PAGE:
November 2018:

Heart failure services are continuing to improve, according to the latest National Heart Failure Audit, published by NICOR on November 27, but more action is needed to address ‘unacceptable’ regional variation.

Professor Iain Squire, co-chair of the Alliance for Heart Failure, said:

“The report once again highlights the vital nature of specialist support for heart failure patients. Those admitted under the direct care of specialist cardiology teams are more likely to receive  assessment by echocardiogram and be prescribed key disease-modifying medicines for example.

“Specialist input makes a clear difference to patient survival, so it is encouraging to see that the number of patients seen by heart failure specialists has increased to over eight out of ten. Heart failure nurses are also playing a more important role on general medical wards, which is a further positive sign of improvement.

“However, the report’s authors point towards the continued variation in heart failure services between hospitals. This variation is unacceptable and must be addressed urgently. Hospitals should review their pathways, considering the ten recommendations set out in the report by the All Party Parliamentary Group on Heart Disease ‘Living with Heart Failure’ to ensure they are following best practice.”

NICOR Heart Failure Audit key findings

  • During hospital admission, more than 89% of patients get an echocardiogram. However, rates are higher for those admitted to Cardiology (96%) rather than General Medical (84%) wards.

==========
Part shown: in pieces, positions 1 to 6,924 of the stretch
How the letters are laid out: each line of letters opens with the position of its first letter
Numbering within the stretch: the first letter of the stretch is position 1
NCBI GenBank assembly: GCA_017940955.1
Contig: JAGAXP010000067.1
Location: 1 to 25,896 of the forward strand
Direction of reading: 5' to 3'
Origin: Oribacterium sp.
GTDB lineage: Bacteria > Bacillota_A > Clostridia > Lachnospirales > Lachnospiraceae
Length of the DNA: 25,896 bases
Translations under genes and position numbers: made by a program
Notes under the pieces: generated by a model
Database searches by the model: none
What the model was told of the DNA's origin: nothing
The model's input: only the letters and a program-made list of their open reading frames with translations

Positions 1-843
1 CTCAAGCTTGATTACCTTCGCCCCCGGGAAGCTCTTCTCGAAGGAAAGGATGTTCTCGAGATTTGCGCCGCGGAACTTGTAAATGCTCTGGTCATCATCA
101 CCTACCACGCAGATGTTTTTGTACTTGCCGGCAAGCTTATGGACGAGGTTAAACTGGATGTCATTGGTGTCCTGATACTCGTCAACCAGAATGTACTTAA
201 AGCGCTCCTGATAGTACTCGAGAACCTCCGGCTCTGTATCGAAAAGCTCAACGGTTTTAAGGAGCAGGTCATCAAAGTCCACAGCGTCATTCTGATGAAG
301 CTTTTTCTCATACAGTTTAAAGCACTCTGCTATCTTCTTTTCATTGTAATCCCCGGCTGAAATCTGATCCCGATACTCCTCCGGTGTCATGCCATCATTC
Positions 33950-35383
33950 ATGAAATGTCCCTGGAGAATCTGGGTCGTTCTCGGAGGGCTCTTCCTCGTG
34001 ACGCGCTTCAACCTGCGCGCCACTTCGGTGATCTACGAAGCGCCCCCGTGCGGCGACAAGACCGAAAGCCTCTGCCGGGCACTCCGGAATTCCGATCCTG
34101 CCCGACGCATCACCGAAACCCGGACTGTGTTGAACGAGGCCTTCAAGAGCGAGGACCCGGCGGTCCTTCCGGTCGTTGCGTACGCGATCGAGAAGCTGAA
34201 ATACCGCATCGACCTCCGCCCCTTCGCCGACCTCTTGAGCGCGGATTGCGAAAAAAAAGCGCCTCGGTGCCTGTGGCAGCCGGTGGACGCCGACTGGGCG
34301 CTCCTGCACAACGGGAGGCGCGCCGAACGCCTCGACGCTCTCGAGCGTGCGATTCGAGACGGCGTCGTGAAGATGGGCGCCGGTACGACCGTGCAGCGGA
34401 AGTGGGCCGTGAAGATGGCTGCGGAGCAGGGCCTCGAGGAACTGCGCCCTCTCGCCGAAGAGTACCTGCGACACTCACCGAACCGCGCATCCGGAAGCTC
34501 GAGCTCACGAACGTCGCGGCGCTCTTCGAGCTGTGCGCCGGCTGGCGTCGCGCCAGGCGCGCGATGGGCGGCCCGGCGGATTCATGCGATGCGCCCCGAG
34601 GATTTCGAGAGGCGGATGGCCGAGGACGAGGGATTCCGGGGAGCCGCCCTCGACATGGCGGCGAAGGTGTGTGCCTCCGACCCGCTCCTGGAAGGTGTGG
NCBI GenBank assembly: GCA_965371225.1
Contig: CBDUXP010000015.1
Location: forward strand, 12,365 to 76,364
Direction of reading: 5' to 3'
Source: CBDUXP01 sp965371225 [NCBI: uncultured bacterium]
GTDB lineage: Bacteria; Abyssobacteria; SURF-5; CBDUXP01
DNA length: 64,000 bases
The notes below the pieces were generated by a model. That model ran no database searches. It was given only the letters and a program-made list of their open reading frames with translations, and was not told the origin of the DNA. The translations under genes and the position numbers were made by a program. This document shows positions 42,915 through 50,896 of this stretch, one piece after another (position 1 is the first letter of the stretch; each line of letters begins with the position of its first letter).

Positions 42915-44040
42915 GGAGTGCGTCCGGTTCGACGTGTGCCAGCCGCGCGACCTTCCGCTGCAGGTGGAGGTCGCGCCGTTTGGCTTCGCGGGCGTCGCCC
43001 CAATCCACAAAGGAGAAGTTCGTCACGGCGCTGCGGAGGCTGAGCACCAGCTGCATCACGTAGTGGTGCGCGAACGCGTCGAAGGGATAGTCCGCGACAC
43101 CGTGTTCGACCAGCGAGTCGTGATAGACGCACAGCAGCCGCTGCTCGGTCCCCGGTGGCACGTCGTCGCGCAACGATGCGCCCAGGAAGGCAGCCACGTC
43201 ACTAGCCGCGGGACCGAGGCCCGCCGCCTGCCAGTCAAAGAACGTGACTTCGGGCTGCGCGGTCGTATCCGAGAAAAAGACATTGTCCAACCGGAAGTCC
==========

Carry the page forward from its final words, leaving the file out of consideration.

• The prescription of key disease-modifying medicines for patients with heart failure and a reduced left ventricular ejection fraction (HFrEF) remains high, including beta-blockers (87%) and mineralocorticoid antagonists (53%).
  • Prescription rates for all three key disease modifying medications for patients with HFrEF has increased further from 50% to 55% for those admitted to Cardiology wards over the last year.
  • The number of patients seen by HF specialists has increased to over 80% this year. HF nurses saw more HF patients admitted onto general medical wards (36%) than last year (24%).
  • The mortality of patients hospitalised with heart failure remains high overall at 9.4%. However, with many more patient episodes being recorded in the audit and a trend towards increasing age, an increase in mortality would be expected. This has not happened.